Diocletian thought to destroy the Christian "superstition" by overcoming the constancy of the leaders; but meeting with more resistance than he anticipated, he at last issued a fourth edict, directing the magistrates to compel all Christians, irrespective of age, sex, or official position, to offer sacrifice to the gods; and to employ tortures to compel that apostasy. The magistrates yielded strict obedience to the edict of the emperor, and the Christian church was reduced to the last extremity.[21] The scenes of suffering from tortures and bloodsheds throughout the empire, except in Gaul, where Constantine reigned, defy description. "Thousands, both men, and women and children," says Eusebius, speaking of those who suffered in Egypt, "despising the present life for the sake of our Savior's doctrine, submitted to death in various shapes. Some, after being tortured with scrappings[22] and the rack, and the most dreadful scourgings, and other innumerable agonies which one might shudder to hear, were finally committed to the flames; and some plunged and drowned in the sea, others voluntarily offering their own heads to their executioners, others dying in the midst of their torments, some wasted away by famine, and others again fixed to the cross. Some, indeed, were executed as malefactors usually were; others, more cruelly, were nailed with the head downwards, and kept alive until they were destroyed by starving on the cross itself."[23]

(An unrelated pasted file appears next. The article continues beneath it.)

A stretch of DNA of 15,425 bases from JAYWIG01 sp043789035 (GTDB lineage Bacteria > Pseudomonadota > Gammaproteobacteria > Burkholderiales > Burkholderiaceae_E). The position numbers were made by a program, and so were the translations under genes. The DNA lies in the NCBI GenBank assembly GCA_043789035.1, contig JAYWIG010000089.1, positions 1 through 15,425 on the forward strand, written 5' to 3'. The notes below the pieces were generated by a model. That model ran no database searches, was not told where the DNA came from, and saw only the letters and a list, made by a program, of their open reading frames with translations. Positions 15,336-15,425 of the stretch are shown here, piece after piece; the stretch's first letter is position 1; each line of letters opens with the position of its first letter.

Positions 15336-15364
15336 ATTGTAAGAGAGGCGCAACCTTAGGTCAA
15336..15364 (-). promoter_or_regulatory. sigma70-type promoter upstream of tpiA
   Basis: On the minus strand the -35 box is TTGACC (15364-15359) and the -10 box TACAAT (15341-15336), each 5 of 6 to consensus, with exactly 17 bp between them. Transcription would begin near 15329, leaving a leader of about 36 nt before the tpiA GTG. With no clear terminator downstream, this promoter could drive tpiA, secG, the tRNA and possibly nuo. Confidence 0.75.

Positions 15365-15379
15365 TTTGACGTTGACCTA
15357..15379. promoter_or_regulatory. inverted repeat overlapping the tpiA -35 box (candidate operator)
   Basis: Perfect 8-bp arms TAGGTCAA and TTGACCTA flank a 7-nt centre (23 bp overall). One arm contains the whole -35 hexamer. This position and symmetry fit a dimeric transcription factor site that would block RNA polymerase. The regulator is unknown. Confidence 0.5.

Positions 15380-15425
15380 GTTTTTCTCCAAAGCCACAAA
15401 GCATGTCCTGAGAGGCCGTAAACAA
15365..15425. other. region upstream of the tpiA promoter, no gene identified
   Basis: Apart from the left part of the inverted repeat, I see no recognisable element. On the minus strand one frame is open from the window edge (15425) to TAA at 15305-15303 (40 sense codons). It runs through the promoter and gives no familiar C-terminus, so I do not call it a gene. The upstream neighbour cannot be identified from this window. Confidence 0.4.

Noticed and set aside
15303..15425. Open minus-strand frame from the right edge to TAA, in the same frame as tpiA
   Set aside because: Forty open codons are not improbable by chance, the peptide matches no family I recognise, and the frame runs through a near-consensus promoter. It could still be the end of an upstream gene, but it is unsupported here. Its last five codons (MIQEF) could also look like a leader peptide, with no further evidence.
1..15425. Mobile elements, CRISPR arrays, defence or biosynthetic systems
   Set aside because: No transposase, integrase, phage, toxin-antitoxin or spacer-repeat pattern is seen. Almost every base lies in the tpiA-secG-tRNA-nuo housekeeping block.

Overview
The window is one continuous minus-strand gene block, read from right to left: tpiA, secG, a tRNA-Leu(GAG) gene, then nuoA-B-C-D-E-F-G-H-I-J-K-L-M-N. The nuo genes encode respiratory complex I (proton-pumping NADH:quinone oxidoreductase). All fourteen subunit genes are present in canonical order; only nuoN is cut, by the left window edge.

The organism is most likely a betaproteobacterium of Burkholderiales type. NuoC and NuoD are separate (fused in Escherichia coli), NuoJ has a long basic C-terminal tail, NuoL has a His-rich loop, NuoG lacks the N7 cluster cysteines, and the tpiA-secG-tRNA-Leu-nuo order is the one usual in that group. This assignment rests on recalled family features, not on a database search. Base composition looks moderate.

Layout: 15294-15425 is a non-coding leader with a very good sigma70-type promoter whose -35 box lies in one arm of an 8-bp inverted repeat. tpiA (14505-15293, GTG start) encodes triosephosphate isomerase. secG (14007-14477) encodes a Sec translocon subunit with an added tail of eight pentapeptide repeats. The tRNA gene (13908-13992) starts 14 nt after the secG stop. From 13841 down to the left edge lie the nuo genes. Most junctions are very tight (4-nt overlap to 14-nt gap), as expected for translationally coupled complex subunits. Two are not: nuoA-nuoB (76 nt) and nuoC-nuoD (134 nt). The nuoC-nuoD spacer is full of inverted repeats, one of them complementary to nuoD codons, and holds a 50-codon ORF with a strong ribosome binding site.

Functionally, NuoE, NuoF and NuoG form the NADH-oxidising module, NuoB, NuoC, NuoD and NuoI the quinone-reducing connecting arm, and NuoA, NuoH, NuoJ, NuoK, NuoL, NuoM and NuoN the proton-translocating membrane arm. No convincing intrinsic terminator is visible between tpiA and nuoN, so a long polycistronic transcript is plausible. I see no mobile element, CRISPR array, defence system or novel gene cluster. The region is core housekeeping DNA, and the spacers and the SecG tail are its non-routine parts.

After describing similar but still more cruel tortures endured by the Christians of Thebais, Eusebius continues: "And all these things were doing not only for a few days or some time but for a series of whole years. At one time ten or more, at another more than twenty, at another time not less than thirty, and even sixty, and again at another time, a hundred men with their wives and little children were slain in one day, whilst they were condemned to various and varied punishments. We ourselves have observed when on the spot, many crowded together in one day suffering decapitation, some the torments of the flames; so that the murderous weapon was completely blunted, and having lost its edge, broke to pieces; and the executioners themselves wearied with the slaughter, were obliged to relieve one another."[24]